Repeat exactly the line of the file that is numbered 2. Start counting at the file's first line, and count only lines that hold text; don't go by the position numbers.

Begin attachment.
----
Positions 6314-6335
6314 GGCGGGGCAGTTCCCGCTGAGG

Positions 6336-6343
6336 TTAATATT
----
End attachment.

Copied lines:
6314 GGCGGGGCAGTTCCCGCTGAGG